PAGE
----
Q: Can kids be trained to develop mental empathy, or do they simply lack the brain structures?
A: The brain structures that let us imagine another person’s perspective develop in stages. The first stage is simply understanding that other people see the world from a different vantage point (once this develops, kids are actually able to play “hide and seek” effectively, instead of “hiding” by putting their hands over their eyes).
The logic of fairness develops next, where a child can understand that they wouldn’t like it if their brother ate all the cake, so they should leave some for him. This gives them a limited form of mental empathy in situations that they are familiar with, but they are actually engaging with their own emotions when they do this process, rather than understanding the emotions of the other.
The full capacity for mental empathy requires an awareness of social systems, and the ability to accurately imagine oneself in a situation that one hasn’t personally experienced, which are only available after puberty.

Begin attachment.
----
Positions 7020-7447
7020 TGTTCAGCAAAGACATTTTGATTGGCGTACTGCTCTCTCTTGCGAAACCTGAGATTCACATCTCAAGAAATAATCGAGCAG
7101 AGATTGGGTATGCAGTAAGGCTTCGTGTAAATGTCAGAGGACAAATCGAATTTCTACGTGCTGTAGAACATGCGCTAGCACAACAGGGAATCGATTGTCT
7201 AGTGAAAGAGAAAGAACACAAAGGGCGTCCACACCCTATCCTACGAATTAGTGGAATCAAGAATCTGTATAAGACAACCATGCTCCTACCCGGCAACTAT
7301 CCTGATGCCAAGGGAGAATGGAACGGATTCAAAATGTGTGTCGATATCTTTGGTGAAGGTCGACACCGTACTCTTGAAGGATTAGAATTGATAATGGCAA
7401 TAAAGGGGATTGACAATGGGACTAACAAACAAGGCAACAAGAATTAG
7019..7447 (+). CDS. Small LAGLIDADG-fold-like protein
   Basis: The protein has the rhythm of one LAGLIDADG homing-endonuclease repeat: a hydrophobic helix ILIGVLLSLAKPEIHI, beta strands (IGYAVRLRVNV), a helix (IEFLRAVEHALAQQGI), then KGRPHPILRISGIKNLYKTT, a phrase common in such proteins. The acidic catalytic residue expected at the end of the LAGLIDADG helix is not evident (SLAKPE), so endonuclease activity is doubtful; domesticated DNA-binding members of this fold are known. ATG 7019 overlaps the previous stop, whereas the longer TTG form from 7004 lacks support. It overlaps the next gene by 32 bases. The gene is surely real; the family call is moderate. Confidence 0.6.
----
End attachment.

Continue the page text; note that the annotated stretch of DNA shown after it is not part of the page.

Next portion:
Q: Is it possible to fully heal from childhood trauma, or only to be more functional?
A: Yes, it is possible to rebuild the neural pathways in adulthood. Nobody is ever 100% free from all irrational fears, insecurities, and self-doubt, of course, but it is entirely possible to become merely as neurotic as the average person.
And, in fact, having developed the emotional system to maturity as an adult often results in a person who is MORE stable then the average person. In part because they have experienced many intense emotions and know how to handle them, and in part because a conscious program of development produces better results than the random influences which shape the average person as they develop.
Q: What if I can’t feel my breath moving anywhere?
A: If there is too much adrenaline in your system, it can suppress the information from the proprioceptive nerves (the ones that tell us what is happening in our body). Next week, you will learn a range of physical techniques you can use to calm the nervous system and make it easier to feel these subtle sensations. In the meanwhile, keep practising with the guided practice audio, and simply focus on relaxing as much as possible during the practice.
References, optional further study and additional practices
Erikson, Erik H. (1963). Childhood and Society(2nd ed.). New York: W. W. Norton & Company.